5th Circuit questions claim that SEC put Nasdaq on a 'woke mission' for board diversity

A man walks past the Nasdaq MarketSite in New York's Times Square, August 23, 2013. REUTERS/Andrew Kelly

(Reuters) - The 5th U.S. Circuit Court of Appeals heard from conservative activists challenging Nasdaq's board diversity rule, with one judge questioning the claim that the U.S. Securities and Exchange Commission put the stock exchange on a "woke mission."

Two conservative groups are seeking to have the 5th Circuit overturn the rule, which requires Nasdaq-listed companies to have diverse boards, or explain why they do not.

Jonathan Berry, who represents the anti-affirmative action group Alliance For Fair Board Recruitment, said during oral arguments on Monday that the rule goes beyond a law allowing stock exchanges to make rules to protect investors and "promote just and equitable principles of trade."

U.S. District Judge Stephen Higginson questioned why the disclosures wouldn't "help the market function according to investor interest."

"Isn't it always consistent if you are telling investors, 'here's more information about the people you are giving money?'" he asked.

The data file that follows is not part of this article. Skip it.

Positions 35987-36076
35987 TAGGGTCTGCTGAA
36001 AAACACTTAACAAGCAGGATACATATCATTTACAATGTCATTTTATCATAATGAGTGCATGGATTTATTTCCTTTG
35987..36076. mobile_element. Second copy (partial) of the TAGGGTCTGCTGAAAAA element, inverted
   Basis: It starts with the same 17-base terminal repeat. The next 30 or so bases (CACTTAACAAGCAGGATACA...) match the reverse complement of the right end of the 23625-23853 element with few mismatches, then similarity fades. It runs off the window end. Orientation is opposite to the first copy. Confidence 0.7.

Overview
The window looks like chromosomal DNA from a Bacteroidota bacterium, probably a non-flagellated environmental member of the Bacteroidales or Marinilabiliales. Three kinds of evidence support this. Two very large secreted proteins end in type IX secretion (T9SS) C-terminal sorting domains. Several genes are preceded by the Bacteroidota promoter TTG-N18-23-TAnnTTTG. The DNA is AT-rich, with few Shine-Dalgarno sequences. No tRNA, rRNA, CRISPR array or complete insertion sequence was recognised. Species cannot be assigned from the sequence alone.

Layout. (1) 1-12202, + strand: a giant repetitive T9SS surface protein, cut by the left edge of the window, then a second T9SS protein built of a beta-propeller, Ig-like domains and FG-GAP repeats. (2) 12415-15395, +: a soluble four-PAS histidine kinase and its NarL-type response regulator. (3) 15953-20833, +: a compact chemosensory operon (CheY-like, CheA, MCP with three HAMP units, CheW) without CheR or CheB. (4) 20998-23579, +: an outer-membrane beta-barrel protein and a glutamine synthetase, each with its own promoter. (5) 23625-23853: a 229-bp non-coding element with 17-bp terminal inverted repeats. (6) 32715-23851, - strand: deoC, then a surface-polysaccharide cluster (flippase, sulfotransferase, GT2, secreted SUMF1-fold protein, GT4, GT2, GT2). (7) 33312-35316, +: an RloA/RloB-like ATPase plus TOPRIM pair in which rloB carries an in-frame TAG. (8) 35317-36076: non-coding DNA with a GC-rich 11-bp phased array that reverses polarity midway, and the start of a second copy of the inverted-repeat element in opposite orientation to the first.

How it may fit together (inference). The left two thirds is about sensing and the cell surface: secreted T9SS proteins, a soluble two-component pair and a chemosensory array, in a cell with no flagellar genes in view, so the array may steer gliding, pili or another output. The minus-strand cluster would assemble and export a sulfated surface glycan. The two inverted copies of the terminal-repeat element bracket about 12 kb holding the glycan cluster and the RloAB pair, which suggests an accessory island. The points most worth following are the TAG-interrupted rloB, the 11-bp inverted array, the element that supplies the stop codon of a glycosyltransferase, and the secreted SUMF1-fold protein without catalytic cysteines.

Berry said there is no conclusive evidence that diverse boards increase corporate performance.

Allyson Ho argued for Nasdaq that the rules level the playing field between large investors who have the resources to compile boards' demographic information and small investors who do not.

The groups challenging the rule argue it violates the Constitution by encouraging discrimination and violating companies' right to free speech. But in order to apply those requirements, they must show Nasdaq acted as part of the U.S. government.

Higginson asked Ho whether she objected to the idea that the agency pushed Nasdaq into "a woke mission to get minorities and gays on boards," or whether the rule came from the "bottom up" with investors saying, "right or wrong, this is information we need to know where to put our money."

"Absolutely the latter," she replied.

Barry argued that the SEC's authority to sanction Nasdaq if it does not enforce the rule is enough to embroil the exchange in state action.

U.S. Circuit Judges Carl Stewart and James Dennis were also on the panel that heard the appeal.

The case is Alliance For Fair Board Recruitment v. SEC, 5th U.S. Circuit Court of Appeals, No. 21-60626.

For National Center for Public Policy Research: Peggy Little and Sheng Li of the New Civil Liberties Alliance

For the Alliance for Fair Board Recruitment: Boyden Gray and Jonathan Berry of Boyden Gray & Associates

For Nasdaq: Allyson Ho of Gibson, Dunn & Crutcher; and John Zecca and Jeffrey Davis of Nasdaq

For the SEC: Dan Berkovitz, Michael Conley, Tracey Hardin, Daniel Matro and John Rady

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Jody Godoy reports on banking and securities law. Reach her at jody.godoy@thomsonreuters.com